We’ve got a good collection of nativity scenes in my house. Each child has their own one, which they put up each year on advent Sunday. Each nativity scene is different. We have one carved in olive wood from Bethlehem, one made from painted wood in Sri Lanka, and one made from playmobil. Maybe because they are so readily available, we never seem to make our own. Funny really, because you can’t buy an Easter garden in the shops, and lots of people seem to make those at home.
Have a wander around an outdoor space near you, maybe your garden, or a churchyard. Maybe a park on the school run, or a woodland where you walk the dogs. What loose parts are hanging around in that space? Do any of them look like they might lend themselves to becoming a stable, or a nativity character?
You don’t have to go for formal realistic sculpture here. Representation of a nativity set is fine. Some loose bark balanced against a rock might make a stable. You could use sticks for Mary and Joseph, and a tiny stick for baby Jesus, lying in a moss covered manger. Dry leaves could become cloaks for wise men. Maybe some fluffy feathers could become sheep for the twig shepherds?
You already have a good idea in your head of what a nativity scene looks like. You know the accounts in the bible, augmented somewhat with other random nativity play characters. (Anyone else thinking of a donkey? Yes, me too, but no biblical accounts mention a donkey. I’ll bet it was there though.) Some people are more waiter-planners than others, who are more likely to seemingly jump straight into the doing, but everyone shares that moment when what is in their head is not yet a reality. As your eyes glance around the area you’re in, your mind is matching up what you see out there with what you see in your mind’s eye. Waiting, if you like, for the two to match up. This is useful waiting for us to practice. As we hold in our minds that image of Jesus, we can look at our lives, and keep watch for when the two images match up.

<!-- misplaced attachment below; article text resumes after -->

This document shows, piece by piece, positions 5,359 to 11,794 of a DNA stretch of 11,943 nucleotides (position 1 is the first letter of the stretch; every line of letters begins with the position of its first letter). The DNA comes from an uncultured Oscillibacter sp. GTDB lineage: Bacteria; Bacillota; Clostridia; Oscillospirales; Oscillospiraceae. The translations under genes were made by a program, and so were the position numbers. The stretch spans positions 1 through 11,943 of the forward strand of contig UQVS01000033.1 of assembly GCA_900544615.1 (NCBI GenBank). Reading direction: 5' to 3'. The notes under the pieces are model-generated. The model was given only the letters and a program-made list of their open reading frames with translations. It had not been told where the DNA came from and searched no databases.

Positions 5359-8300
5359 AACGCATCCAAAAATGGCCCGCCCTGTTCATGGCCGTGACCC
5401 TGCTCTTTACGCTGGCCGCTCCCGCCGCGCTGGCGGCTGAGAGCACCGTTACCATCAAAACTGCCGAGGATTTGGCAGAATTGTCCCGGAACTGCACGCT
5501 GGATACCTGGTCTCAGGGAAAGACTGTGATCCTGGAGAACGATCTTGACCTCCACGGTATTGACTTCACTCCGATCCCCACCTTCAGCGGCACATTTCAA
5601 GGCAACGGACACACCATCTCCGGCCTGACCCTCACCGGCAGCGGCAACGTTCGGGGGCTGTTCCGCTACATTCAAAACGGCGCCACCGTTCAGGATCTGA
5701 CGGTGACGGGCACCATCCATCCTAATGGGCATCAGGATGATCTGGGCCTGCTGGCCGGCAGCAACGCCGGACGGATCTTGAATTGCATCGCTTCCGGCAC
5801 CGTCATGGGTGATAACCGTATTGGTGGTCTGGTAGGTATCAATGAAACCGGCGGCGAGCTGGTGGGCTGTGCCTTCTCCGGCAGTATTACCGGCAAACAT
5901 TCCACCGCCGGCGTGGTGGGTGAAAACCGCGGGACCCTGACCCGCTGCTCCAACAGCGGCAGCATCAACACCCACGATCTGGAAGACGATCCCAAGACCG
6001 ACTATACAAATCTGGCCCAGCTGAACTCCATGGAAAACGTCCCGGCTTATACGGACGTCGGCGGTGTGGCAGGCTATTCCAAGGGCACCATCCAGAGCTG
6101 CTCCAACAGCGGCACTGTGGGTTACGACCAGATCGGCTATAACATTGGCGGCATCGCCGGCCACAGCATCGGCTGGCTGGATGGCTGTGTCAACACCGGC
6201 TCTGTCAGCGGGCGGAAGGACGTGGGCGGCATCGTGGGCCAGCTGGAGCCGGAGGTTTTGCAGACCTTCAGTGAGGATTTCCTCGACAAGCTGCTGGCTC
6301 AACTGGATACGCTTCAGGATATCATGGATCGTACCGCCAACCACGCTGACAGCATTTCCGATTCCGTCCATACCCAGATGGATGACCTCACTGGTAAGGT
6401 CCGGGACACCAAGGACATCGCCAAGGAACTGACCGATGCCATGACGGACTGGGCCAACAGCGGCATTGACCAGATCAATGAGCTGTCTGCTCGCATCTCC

Lord, as I keep your image in my mind, the person of Jesus, help me to keep watch for when my life matches up with that image. Amen.
Creating a nativity scene from scratch is a good way on meditating on the story and circumstances surrounding the birth of Jesus. It’s all too easy to dress it up and whitewash it, making it all neat and tidy. Working with loose parts and found natural objects uncouples it from this, literally grounding you in the reality of God born into our real muddy, messy, Earth. A nativity scene made of objects we rarely see through a ‘religious’ lens, casts new light on that familiar story, reminding use quite how shocking a story it is.
Lord, as we get our hands dirty, digging and poking at the soil, collecting and balancing sticks, stones, and other found objects, we remember you, in your glorious humanity, being born as one of us, walking on this very earth. Amen.
This post was an extract from Wild Advent: Discovering God Through Creation by Rachel Summers (Kevin Mayhew, 2017), 92 pages, £7.99. Used here by permission of the publisher.